Thinking quite a lot about racism in Modernism. That leads, quite quickly, to thinking about Ezra Pound. These two films (below) are interesting in that regard. Michael Rosen makes a good point (somewhere else – not here) that it is a mistake for anyone to have thought that radical poetics from this period were matched by progressive politics. Perhaps you’d like to quote MacSweeney at me as a rebuke to this, but we’re considering the early part of the twentieth century.
Something that comes across in the film is just how badly Pound read his own work. It will entertain you. If you’ve heard the recordings of Yeats read, you’ll recognise the high and unnatural tone that Pound is going for. It’s unlistenable, if you ask me. You might think you’ve witnessed terrible readings of poetry, but you ain’t seen nothing yet. Many people (men, always) considered Pound the ‘real’ poet of Modernism well into the middle of the 1900s. Perhaps he was just a good editor of others – and we need people like that. But we need them to be better people. I must confess, I did go back to The Cantos having watched this. I am not in any hurry to hear him read it again. Honestly: he makes TS Eliot sound like a light entertainer in comparison. One of the critics makes the point that Pound didn’t even broadcast any of his diatribes during the second world war on a bandwidth that the American soldiers (for example) could hear; perhaps if he did he would have scared them all witless with his sound and fury.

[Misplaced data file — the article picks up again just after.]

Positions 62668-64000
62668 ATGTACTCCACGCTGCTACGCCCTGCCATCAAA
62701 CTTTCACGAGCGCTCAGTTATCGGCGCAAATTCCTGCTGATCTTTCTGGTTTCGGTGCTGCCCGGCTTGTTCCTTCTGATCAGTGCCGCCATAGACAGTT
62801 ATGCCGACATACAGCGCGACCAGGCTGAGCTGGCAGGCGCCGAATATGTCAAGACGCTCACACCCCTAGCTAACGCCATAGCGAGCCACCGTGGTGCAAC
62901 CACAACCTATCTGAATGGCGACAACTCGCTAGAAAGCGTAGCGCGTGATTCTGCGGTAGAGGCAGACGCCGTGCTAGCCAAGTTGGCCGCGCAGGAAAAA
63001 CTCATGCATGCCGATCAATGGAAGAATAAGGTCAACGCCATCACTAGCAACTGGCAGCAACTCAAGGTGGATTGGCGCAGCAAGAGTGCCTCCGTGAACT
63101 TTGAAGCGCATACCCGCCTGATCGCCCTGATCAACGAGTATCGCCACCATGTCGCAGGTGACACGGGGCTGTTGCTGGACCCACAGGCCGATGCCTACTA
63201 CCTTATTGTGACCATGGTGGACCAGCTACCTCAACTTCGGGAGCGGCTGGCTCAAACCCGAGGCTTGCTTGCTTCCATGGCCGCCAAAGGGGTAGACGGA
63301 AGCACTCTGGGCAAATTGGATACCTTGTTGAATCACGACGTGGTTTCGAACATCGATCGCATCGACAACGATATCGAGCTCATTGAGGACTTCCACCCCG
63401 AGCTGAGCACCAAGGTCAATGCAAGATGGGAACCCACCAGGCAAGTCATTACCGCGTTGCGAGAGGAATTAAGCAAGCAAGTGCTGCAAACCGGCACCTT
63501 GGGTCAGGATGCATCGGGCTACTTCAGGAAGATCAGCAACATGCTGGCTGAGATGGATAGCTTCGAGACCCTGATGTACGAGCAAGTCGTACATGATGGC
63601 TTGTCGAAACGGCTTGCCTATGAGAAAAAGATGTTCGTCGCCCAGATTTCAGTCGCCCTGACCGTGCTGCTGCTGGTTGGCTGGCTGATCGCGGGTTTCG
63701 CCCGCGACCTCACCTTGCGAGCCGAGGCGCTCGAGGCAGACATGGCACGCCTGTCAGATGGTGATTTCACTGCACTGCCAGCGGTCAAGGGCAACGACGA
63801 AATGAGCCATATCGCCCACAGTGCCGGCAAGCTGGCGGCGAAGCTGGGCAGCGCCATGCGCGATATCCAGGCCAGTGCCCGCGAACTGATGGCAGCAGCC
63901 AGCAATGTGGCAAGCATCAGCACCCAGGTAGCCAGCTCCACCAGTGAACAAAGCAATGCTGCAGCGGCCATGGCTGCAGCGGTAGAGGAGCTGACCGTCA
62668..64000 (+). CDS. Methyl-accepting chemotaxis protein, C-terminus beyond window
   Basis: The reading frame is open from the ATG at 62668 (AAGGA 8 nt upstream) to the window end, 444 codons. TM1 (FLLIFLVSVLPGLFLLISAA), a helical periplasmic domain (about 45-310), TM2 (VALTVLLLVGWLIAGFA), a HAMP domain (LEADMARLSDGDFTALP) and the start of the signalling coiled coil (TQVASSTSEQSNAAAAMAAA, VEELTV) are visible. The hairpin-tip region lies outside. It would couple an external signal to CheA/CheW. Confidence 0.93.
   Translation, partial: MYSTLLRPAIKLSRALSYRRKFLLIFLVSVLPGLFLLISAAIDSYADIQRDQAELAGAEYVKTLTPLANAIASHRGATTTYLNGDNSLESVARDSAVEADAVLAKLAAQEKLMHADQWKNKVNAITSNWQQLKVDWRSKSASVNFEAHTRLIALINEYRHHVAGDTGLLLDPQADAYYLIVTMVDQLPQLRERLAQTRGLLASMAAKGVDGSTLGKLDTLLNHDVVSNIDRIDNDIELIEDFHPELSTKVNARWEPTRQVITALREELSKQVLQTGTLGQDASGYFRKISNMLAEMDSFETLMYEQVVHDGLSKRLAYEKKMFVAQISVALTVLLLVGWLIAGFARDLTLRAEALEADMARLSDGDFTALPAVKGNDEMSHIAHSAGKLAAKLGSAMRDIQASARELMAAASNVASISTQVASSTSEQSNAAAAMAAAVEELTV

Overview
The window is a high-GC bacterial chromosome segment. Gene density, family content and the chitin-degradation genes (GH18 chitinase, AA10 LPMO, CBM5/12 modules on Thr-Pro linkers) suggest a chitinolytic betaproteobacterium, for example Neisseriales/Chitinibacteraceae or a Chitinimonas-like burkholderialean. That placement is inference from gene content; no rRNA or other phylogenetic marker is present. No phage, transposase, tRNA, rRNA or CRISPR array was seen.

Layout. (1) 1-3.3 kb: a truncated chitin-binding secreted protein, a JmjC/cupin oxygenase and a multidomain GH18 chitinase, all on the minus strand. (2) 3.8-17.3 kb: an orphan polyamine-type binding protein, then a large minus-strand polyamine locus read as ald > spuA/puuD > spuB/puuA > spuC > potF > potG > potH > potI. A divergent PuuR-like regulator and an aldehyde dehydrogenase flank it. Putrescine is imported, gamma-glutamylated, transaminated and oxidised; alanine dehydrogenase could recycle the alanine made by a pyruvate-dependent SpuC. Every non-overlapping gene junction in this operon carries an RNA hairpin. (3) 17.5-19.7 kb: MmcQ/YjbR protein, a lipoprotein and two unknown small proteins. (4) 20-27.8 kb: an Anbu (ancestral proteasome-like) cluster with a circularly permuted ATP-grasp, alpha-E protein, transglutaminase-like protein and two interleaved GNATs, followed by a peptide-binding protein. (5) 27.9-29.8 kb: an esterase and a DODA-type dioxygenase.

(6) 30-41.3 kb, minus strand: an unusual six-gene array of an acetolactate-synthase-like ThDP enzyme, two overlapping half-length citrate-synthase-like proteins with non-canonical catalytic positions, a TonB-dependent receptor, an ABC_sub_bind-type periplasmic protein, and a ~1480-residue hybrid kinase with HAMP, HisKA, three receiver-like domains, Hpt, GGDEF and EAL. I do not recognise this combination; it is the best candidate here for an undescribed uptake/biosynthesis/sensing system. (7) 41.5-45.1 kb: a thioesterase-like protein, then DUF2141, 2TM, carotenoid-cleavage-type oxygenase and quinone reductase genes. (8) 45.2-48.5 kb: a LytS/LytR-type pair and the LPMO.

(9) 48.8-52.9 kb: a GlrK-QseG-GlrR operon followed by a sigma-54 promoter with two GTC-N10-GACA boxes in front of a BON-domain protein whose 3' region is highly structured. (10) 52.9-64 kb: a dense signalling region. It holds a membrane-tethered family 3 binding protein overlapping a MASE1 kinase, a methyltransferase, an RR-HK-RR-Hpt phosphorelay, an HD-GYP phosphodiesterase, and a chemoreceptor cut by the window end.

If you have an interest if Blast, or any of the other Modernist writers (male, sadly: this documentary doesn’t mention many of the female writers from the time, even those that I know had dealings with Pound) you’ll find it interesting; in its way it is a dusty period piece of its own. The particularly vile parts of the Cantos are laid bare, though. To hear the word ‘usura’ spat so venomously is the hissing of evil. At least one of these readings comes from a BBC recording late in Pound’s life; that’s impossible to put down to insanity. And think about it. We make a mistake when we point at Pound as some kind of villain on the stage and assume that all the other actors are good. We get Pounds when society as a whole functions on antisemitism for centuries. Renaissance and Jacobean tragedy (one of Eliot’s favourites) was quick to point out that you get rid of one monster, only to have another one take its place. I think of the play Sejanus (it haunts me…). There is always a Pound. Always a Colston. But that’s because they bloom out of a soil that has created them. Society tends to absolve itself. Pound did recant some of the things on usury, supposedly (see his dinner with Ginsberg and some of his work itself)… but… I don’t know… what do you think?
This is also good. A reminder that Christopher Hitchens wrote quite so well.